IT employment bucks national trend
- By Stephen Swoyer
- November 29, 2005
Look at this month's National Association of Computer Consultant Businesses (NACCB) IT employment index and you'll find two things: good news and great news.
Last month, the NACCB reported that employment for IT pros rose by nearly one-quarter of 1 percent (0.23 percent) to 3,525,600. That may seem like an underwhelming figure, but it could have been a lot worse. According to the Bureau of Labor Statistics (BLS), non-farm, payroll employment was essentially unchanged in October, growing by about 56,000 jobs. That's good news, especially with the U.S. as a whole, and the Southeast in particular, struggling with the economic aftershocks of Hurricane Katrina.
To put things in perspective, the NACCB says IT employment increased by 8,200, accounting for about one in seven new jobs the BLS says were added in October.
There's always a danger of apples-to-oranges comparisons whenever survey-gathering and statistics are at issue; and the NACCB's survey, based on a study of staffing patterns for a dozen IT- and computer-related occupations in 16 industries and verticals, isn't nearly as comprehensive (or as methodologically trusted) as that of the BLS. Even so, there's basis for comparison here.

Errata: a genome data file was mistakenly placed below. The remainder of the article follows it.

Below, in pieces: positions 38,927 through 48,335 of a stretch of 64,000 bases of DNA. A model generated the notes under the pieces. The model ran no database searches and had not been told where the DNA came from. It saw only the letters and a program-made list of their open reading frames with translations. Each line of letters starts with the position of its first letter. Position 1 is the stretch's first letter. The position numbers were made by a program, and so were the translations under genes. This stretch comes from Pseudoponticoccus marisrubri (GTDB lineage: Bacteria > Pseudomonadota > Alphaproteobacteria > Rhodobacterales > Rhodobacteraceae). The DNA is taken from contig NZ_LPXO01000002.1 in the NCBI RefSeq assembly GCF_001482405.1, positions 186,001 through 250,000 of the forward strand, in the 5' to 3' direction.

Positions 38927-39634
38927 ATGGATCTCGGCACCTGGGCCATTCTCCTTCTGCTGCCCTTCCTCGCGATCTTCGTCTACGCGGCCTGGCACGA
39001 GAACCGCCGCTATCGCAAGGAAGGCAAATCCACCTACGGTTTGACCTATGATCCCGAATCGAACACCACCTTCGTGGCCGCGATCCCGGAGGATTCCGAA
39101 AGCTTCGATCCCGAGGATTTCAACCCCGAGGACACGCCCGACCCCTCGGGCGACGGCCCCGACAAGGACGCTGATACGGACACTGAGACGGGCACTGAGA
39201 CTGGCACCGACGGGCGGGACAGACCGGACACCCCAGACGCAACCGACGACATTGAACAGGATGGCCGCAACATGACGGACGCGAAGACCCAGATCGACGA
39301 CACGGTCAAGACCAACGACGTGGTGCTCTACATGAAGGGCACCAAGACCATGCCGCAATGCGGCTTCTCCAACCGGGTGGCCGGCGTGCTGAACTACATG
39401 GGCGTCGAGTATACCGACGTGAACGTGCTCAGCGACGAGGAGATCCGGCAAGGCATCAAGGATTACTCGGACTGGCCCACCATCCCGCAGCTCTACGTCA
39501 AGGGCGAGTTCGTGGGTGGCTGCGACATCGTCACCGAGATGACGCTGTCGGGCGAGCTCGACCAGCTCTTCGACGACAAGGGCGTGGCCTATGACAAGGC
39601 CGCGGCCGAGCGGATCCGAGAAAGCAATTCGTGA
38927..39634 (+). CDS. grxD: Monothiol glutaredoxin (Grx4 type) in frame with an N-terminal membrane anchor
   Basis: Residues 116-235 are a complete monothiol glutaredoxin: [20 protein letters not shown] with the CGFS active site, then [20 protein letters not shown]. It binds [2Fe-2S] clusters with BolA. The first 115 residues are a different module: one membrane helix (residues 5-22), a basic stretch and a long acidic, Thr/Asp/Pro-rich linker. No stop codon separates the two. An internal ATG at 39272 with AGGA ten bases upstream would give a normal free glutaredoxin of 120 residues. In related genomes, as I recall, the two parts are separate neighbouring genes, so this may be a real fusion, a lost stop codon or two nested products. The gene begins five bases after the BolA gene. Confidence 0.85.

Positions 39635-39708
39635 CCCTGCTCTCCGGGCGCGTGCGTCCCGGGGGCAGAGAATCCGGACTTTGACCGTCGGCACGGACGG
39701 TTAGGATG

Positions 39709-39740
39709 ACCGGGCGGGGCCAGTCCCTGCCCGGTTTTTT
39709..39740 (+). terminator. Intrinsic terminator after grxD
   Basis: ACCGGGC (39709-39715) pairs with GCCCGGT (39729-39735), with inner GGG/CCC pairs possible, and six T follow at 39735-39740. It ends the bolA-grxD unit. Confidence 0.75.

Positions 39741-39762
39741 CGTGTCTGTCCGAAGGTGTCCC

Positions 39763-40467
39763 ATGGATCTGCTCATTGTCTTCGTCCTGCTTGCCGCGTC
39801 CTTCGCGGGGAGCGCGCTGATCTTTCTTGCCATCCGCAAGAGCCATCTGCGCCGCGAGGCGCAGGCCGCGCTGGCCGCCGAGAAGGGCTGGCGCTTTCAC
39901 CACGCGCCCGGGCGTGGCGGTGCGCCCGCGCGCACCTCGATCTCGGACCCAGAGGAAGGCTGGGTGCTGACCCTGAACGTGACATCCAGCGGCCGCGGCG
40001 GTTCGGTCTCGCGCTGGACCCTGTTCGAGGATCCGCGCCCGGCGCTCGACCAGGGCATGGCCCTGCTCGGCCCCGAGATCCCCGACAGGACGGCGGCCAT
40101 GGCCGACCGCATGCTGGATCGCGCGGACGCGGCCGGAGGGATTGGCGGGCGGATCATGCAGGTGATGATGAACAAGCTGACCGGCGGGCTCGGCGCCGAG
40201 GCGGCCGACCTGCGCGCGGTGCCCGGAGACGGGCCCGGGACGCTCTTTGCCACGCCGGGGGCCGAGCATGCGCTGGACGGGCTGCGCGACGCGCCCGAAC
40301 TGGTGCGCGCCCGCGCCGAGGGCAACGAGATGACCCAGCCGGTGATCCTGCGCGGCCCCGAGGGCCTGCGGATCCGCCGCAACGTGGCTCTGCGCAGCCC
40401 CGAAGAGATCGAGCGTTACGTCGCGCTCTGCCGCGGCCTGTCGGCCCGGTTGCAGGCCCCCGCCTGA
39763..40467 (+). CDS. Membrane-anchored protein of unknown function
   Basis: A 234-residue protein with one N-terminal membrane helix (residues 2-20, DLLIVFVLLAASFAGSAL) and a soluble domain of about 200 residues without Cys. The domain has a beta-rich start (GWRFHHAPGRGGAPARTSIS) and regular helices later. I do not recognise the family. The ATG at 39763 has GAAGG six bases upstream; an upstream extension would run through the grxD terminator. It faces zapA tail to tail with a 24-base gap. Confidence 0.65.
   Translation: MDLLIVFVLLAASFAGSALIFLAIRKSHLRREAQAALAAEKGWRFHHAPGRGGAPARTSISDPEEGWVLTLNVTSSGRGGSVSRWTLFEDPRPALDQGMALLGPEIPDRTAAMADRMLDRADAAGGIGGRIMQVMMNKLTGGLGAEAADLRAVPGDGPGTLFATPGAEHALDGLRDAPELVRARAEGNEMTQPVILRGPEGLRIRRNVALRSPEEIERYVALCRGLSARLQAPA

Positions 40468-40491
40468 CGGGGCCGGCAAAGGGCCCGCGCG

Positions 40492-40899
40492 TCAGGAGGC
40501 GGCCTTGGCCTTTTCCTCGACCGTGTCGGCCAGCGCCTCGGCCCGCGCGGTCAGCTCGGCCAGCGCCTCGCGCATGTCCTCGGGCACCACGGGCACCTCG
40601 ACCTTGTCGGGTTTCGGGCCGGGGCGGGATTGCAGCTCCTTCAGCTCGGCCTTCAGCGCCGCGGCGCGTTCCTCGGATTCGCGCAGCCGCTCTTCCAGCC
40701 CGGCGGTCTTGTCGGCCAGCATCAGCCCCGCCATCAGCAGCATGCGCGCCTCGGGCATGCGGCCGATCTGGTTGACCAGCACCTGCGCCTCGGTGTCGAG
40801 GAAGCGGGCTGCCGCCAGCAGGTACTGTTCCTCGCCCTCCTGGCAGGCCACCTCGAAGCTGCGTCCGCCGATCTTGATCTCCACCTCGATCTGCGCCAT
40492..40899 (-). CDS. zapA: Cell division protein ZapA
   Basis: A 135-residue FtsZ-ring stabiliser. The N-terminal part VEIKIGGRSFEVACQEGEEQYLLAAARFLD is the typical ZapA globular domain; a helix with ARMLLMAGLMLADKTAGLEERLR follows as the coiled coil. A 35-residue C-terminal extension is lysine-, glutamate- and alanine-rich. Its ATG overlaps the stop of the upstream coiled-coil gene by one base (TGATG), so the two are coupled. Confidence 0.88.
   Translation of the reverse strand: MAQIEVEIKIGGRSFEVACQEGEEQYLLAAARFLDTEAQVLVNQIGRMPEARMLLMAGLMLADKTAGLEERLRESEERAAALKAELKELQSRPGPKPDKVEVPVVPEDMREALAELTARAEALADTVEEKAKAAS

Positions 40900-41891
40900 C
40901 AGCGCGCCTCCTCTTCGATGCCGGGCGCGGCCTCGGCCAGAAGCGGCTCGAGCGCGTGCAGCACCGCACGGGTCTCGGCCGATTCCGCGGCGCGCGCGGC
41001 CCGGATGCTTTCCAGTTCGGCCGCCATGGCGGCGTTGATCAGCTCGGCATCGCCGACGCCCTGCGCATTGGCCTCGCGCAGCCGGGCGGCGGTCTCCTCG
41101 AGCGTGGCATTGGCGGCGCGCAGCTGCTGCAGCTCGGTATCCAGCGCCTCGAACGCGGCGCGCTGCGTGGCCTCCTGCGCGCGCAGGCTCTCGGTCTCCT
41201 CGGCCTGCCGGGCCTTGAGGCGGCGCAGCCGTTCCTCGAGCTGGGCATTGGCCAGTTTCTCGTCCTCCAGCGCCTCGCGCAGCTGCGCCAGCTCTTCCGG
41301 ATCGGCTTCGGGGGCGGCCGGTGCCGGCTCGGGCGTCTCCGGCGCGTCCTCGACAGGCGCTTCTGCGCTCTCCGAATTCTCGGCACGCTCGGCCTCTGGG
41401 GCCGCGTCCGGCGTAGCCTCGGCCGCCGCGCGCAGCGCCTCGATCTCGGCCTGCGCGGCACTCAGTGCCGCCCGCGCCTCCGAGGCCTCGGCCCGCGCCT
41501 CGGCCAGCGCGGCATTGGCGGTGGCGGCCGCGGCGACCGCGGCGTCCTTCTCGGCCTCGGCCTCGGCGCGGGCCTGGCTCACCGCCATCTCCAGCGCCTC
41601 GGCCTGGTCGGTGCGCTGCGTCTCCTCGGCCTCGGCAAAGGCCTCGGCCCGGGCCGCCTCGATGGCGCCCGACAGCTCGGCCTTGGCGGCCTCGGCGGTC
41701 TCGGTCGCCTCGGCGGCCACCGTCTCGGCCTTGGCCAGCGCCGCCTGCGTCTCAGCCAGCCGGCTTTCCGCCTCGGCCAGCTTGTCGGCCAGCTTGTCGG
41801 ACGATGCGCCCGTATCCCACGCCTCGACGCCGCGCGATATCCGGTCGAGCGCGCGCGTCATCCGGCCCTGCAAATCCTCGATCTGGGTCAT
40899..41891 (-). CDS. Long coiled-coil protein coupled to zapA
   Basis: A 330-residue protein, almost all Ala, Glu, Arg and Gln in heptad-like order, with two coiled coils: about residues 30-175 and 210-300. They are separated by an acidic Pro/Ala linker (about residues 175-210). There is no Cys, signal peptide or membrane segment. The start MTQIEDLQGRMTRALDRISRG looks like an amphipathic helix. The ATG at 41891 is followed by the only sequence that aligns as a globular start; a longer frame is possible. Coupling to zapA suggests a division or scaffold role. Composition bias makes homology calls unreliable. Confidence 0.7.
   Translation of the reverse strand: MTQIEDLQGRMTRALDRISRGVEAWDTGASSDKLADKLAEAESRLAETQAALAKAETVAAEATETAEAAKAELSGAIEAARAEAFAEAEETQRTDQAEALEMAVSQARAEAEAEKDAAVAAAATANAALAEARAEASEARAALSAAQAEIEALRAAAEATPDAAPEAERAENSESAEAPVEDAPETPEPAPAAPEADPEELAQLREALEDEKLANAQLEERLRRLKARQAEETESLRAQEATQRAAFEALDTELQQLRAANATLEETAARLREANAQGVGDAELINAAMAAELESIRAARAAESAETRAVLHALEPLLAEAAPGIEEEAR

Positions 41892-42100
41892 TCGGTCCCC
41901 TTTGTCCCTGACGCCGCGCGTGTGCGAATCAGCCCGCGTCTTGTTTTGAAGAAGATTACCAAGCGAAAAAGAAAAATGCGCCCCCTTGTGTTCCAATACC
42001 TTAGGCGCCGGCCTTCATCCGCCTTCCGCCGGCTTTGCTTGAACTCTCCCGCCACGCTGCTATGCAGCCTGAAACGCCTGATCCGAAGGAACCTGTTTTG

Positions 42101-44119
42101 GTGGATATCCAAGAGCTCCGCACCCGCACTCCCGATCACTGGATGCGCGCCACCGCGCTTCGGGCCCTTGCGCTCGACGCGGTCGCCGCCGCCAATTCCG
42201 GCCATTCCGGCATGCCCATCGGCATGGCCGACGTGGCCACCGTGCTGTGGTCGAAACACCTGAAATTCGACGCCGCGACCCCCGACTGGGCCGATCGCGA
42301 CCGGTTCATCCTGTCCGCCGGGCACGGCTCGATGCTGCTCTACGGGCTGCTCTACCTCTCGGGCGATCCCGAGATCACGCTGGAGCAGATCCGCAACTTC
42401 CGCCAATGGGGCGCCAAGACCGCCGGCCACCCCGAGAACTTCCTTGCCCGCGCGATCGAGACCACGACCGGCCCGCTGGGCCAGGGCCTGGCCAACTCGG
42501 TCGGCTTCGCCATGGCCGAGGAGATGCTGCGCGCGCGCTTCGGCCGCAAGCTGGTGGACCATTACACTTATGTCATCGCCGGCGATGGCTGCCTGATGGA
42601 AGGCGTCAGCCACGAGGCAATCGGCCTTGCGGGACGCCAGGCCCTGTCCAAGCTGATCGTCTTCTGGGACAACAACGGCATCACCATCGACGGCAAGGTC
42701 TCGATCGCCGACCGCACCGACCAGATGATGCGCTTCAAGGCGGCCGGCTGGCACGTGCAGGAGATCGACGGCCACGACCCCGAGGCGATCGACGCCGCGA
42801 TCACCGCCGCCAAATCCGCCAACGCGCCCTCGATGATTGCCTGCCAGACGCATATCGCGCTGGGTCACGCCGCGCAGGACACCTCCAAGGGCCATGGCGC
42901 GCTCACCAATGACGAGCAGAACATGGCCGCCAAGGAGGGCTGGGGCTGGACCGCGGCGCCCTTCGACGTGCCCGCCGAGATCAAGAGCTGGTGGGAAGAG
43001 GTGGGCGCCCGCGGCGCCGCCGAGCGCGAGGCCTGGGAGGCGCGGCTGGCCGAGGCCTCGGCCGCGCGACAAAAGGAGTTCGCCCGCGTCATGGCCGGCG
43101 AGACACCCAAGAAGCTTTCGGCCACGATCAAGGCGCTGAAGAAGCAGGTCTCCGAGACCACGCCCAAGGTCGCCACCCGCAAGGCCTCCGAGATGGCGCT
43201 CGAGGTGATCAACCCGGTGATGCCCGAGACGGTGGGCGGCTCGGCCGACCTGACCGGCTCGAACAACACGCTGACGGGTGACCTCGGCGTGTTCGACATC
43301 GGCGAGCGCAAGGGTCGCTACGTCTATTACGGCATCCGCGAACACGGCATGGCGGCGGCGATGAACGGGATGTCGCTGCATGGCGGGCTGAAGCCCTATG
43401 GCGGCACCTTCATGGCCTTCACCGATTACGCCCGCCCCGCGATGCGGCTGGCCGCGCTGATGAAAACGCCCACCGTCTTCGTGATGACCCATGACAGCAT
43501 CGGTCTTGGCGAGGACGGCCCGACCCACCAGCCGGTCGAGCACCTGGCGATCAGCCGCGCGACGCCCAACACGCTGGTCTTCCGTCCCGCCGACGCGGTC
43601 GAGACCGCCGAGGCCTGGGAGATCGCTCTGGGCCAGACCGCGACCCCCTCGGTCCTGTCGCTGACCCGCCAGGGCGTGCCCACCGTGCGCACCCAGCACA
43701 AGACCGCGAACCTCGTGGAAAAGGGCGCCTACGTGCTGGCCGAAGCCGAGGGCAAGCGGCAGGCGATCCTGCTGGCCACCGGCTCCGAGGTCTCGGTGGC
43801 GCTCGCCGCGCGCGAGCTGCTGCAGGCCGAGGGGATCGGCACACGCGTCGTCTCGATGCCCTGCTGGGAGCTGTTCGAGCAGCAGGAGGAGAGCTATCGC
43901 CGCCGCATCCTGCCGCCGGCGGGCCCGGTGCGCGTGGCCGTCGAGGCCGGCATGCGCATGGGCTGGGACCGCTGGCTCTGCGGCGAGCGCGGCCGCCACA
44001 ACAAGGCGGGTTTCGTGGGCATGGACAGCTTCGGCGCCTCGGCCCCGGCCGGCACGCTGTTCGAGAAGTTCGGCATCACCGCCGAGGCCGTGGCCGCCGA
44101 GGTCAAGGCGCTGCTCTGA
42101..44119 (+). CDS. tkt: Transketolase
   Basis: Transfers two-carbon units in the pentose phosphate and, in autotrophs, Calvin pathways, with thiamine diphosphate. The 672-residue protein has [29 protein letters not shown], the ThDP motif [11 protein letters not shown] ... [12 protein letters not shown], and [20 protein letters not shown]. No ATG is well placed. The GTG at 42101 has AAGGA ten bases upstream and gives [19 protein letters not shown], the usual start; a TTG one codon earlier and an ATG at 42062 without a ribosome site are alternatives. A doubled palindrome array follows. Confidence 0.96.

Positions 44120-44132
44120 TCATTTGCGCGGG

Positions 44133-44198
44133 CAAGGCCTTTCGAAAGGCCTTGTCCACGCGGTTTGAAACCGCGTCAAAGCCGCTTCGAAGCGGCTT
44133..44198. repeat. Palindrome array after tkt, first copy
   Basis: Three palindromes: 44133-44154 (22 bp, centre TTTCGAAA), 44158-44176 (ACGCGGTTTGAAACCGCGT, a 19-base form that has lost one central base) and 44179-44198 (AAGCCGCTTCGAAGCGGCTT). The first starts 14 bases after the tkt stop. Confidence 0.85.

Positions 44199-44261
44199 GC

The report shows relatively healthy IT job growth in the U.S. during a period when job growth as a whole remained stagnant.
More important, October's IT job growth reversed a decline in September. It also helped boost year-over-year IT job growth. In fact, the NACCB says, IT employment was up by 1.2 percent from October of 2004.
IT job growth is still off its pre-Katrina August peak, however. At that point, the NACCB estimates, there were 3,544,000 IT jobs.
Stephen Swoyer is a contributing editor for Enterprise Systems. He can be reached at [email protected].